I think the convolution-derivative theorem assumes that your functions vanish at the boundary, so in that sense where you are mistaken is in $$\int_{-a}^{a} \frac{\text{d}}{\text{d}\tau} erf^{-1}(\tau) g(x-\tau) \text{d}\tau = \Big[ erf^{-1}(\tau) g(x-\tau) \Big]_{-a}^{a} - \int_{-a}^{a} erf^{-1}(\tau) \frac{\text{d}}{\text{d}\tau} g(x-\tau) \text{d}\tau$$ which - after changing the $\tau$-derivative against the negative $x$-derivative - just becomes your convolution-derivative theorem when you neglect the boundary term. So I think you can not apply this theorem here in that form or you have to assume $\pm \infty$ as boundary in which case it vanishes. I think you have a sign error also, since you add these terms up to 2 times, but they actually cancel.

Also note that the integral as you wrote it above actually diverges for $a=1$, so you have to either keep track of the boundary term or use the derivative with respect to $x$ on the Gaussian.

In any case for the integration of the original problem I doubt you will find closed form. But you can get some approximation for $a\rightarrow 1$ by first substituting $t={\rm erf}^{-1}(\tau)$ and then integrating by parts \begin{align} &\quad \, \, \int_{-a}^{a} {\rm erf}^{-1}(\tau) \, \frac{{\rm e}^{-\frac{(x-\tau)^2}{2}}}{\sqrt{2\pi}} \, {\rm d}\tau \tag{1} \\ &= \int_{-{\rm erf}^{-1}(a)}^{{\rm erf}^{-1}(a)} \frac{{\rm e}^{-\frac{(x-{\rm erf}(t))^2}{2}}}{\sqrt{2\pi}} \, \frac{2t}{\sqrt{\pi}} \, {\rm e}^{-t^2} \, {\rm d}t \\ &= -\frac{{\rm e}^{-\frac{(x-{\rm erf}(t))^2}{2}}}{\sqrt{2\pi}} \, \frac{ {\rm e}^{-t^2}}{\sqrt{\pi}} \Bigg|_{-{\rm erf}^{-1}(a)}^{{\rm erf}^{-1}(a)} - \frac{2}{{\pi}} \frac{{\rm d}}{{\rm d}x} \int_{-{\rm erf}^{-1}(a)}^{{\rm erf}^{-1}(a)} \frac{{\rm e}^{-\frac{(x-{\rm erf}(t))^2}{2}}}{\sqrt{2\pi}} \, {\rm e}^{-2t^2} \, {\rm d}t \, . \end{align}

Approximating ${\rm erf}(t) \approx {\alpha t}$ with $\alpha=\frac{2}{\sqrt{\pi}}$ the latter integral becomes \begin{align} &\quad \,\, \frac{2}{\pi} \int_{-{\rm erf}^{-1}(a)}^{{\rm erf}^{-1}(a)} \frac{{\rm e}^{-\frac{(x-{\rm erf}(t))^2}{2}}}{\sqrt{2\pi}} \, {\rm e}^{-2t^2} \, {\rm d}t \\ &\approx \frac{2}{\pi} \int_{-{\rm erf}^{-1}(a)}^{{\rm erf}^{-1}(a)} \frac{{\rm e}^{-\frac{\left(x-{\alpha t}\right)^2}{2}}}{\sqrt{2\pi}} \, {\rm e}^{-2t^2} \, {\rm d}t \\ &=\frac{{\rm e}^{-\frac{2 x^2}{4+\alpha^2}}}{\pi\sqrt{4+\alpha^2}} \left\{ {\rm erf}\left( \frac{x \alpha + T(4+\alpha^2)}{\sqrt{2(4+\alpha^2)}} \right) - {\rm erf}\left( \frac{x \alpha - T(4+\alpha^2)}{\sqrt{2(4+\alpha^2)}} \right) \right\} \end{align} where $T={\rm erf}^{-1}(a)$. For $a=1$ this yields $$ \sim \frac{2}{\pi} \frac{{\rm e}^{-\frac{2 x^2}{4+\alpha^2}}}{\sqrt{4+\alpha^2}} \tag{2} \, . $$ The result fits qualitatively, but underestimates a little bit for $\alpha=\frac{2}{\sqrt{\pi}}$. In fact by choosing $\alpha=\frac{1.685}{\sqrt{\pi}}$ you get an almost perfect match. I doubt you get much closer with any other approximation. In the below figure you don't see the difference between $-\frac{{\rm d}}{{\rm d}x} (2)$ and the exact result of (1).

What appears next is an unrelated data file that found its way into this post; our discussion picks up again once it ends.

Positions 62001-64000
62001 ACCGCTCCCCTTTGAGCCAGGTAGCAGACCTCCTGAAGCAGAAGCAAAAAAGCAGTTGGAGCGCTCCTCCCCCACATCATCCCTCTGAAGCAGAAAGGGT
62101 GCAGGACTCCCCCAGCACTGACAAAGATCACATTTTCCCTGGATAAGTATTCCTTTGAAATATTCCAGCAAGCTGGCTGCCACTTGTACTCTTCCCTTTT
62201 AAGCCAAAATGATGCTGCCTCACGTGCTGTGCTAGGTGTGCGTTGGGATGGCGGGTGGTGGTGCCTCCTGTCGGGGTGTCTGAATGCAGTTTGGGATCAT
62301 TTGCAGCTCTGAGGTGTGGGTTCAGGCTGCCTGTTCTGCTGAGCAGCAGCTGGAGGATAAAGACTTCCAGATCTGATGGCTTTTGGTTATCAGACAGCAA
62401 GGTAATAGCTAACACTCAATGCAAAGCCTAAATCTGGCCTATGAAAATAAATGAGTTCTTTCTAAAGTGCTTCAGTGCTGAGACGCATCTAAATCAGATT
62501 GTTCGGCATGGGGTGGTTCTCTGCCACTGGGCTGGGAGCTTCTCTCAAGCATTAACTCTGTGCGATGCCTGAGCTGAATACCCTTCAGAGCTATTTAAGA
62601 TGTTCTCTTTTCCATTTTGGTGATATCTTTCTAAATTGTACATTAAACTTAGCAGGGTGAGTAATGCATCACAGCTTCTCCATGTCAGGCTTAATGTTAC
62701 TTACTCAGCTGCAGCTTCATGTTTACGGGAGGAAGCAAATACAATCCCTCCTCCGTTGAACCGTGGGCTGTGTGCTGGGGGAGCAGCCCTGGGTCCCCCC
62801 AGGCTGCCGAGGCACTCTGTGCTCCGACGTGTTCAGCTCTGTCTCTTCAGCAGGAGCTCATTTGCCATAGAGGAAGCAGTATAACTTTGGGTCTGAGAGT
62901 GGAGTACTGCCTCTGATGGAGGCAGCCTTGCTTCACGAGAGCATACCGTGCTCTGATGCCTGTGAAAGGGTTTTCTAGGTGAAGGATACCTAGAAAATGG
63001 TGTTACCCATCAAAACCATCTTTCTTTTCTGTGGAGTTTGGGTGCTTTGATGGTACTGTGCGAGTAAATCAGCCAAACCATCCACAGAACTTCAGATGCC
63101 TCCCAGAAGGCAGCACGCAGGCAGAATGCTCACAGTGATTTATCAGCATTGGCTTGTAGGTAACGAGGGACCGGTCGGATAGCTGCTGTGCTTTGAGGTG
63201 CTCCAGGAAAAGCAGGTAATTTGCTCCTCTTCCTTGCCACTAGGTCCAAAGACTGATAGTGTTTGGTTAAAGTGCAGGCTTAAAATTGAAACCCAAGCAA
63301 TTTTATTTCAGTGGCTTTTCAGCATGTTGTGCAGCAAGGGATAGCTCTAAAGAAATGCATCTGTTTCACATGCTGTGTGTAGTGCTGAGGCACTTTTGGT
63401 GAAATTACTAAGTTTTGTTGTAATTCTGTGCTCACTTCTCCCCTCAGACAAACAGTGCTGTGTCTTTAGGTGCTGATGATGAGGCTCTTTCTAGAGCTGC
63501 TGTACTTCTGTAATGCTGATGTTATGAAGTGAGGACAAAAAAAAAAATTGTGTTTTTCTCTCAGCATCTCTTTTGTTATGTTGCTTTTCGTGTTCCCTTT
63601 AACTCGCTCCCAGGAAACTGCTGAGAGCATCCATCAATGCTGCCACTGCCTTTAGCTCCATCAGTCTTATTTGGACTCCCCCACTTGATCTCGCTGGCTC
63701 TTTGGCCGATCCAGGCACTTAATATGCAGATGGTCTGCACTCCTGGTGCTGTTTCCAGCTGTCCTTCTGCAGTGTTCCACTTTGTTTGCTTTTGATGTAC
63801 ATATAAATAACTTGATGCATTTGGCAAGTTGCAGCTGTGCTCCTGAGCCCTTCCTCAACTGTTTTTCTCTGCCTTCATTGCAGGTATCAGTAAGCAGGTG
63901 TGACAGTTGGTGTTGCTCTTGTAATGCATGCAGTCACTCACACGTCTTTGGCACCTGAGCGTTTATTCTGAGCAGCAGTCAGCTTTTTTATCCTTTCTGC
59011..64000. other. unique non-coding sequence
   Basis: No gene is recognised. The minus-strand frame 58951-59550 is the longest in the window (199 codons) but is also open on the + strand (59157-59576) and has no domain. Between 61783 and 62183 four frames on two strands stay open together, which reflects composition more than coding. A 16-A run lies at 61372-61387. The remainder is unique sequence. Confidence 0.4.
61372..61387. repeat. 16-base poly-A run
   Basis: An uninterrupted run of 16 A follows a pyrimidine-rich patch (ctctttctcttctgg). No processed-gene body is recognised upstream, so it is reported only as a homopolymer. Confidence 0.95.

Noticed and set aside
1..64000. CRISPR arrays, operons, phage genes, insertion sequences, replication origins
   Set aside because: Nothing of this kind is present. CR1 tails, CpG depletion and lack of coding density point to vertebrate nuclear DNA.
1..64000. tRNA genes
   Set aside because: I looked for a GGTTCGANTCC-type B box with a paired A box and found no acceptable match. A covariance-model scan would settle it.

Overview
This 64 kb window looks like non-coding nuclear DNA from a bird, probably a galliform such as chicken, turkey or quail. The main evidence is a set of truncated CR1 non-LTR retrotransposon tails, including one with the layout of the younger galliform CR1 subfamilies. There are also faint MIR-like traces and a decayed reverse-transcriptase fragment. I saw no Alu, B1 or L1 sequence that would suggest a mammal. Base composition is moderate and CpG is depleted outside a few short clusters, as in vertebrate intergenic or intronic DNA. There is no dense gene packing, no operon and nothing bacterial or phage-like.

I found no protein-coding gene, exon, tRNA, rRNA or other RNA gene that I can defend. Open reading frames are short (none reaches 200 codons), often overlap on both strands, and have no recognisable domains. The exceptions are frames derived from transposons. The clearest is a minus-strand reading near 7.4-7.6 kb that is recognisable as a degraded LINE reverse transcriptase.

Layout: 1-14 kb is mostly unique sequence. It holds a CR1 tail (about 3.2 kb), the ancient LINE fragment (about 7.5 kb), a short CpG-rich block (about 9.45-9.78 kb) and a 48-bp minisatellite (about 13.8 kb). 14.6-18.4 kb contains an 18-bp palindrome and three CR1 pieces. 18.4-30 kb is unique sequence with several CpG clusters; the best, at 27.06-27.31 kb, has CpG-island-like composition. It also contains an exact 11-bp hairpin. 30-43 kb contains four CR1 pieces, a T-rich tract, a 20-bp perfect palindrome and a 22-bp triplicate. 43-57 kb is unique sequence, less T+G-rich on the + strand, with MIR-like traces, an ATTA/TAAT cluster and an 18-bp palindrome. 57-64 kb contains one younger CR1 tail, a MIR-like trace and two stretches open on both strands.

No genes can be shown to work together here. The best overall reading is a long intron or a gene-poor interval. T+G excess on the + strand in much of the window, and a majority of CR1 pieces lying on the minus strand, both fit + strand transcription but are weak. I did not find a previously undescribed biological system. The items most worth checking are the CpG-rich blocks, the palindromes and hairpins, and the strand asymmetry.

errorfunction approximation

For the derivative of the inverse error function as in your question you finally need to derive (1) with respect to $x$ another time as in the convolution-derivative theorem.